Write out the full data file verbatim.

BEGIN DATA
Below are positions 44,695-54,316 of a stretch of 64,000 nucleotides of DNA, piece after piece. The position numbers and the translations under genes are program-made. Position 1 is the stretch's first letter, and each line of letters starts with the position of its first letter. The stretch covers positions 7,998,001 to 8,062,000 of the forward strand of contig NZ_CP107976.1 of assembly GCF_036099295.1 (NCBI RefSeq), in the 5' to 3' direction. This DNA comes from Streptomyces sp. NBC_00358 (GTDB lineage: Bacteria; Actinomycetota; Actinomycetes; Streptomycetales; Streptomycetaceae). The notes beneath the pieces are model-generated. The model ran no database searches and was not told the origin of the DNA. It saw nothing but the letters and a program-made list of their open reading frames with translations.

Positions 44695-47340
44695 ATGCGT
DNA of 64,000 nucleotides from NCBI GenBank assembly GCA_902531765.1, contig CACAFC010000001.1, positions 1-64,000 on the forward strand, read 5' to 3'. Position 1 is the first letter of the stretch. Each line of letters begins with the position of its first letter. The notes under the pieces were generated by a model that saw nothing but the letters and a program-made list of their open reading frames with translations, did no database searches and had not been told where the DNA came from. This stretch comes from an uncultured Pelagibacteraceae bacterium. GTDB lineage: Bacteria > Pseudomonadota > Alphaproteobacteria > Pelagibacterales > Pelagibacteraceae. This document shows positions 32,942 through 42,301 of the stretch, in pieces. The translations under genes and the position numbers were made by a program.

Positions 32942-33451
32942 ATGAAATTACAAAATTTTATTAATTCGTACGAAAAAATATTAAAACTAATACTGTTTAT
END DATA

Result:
Below are positions 44,695-54,316 of a stretch of 64,000 nucleotides of DNA, piece after piece. The position numbers and the translations under genes are program-made. Position 1 is the stretch's first letter, and each line of letters starts with the position of its first letter. The stretch covers positions 7,998,001 to 8,062,000 of the forward strand of contig NZ_CP107976.1 of assembly GCF_036099295.1 (NCBI RefSeq), in the 5' to 3' direction. This DNA comes from Streptomyces sp. NBC_00358 (GTDB lineage: Bacteria; Actinomycetota; Actinomycetes; Streptomycetales; Streptomycetaceae). The notes beneath the pieces are model-generated. The model ran no database searches and was not told the origin of the DNA. It saw nothing but the letters and a program-made list of their open reading frames with translations.

Positions 44695-47340
44695 ATGCGT
DNA of 64,000 nucleotides from NCBI GenBank assembly GCA_902531765.1, contig CACAFC010000001.1, positions 1-64,000 on the forward strand, read 5' to 3'. Position 1 is the first letter of the stretch. Each line of letters begins with the position of its first letter. The notes under the pieces were generated by a model that saw nothing but the letters and a program-made list of their open reading frames with translations, did no database searches and had not been told where the DNA came from. This stretch comes from an uncultured Pelagibacteraceae bacterium. GTDB lineage: Bacteria > Pseudomonadota > Alphaproteobacteria > Pelagibacterales > Pelagibacteraceae. This document shows positions 32,942 through 42,301 of the stretch, in pieces. The translations under genes and the position numbers were made by a program.

Positions 32942-33451
32942 ATGAAATTACAAAATTTTATTAATTCGTACGAAAAAATATTAAAACTAATACTGTTTAT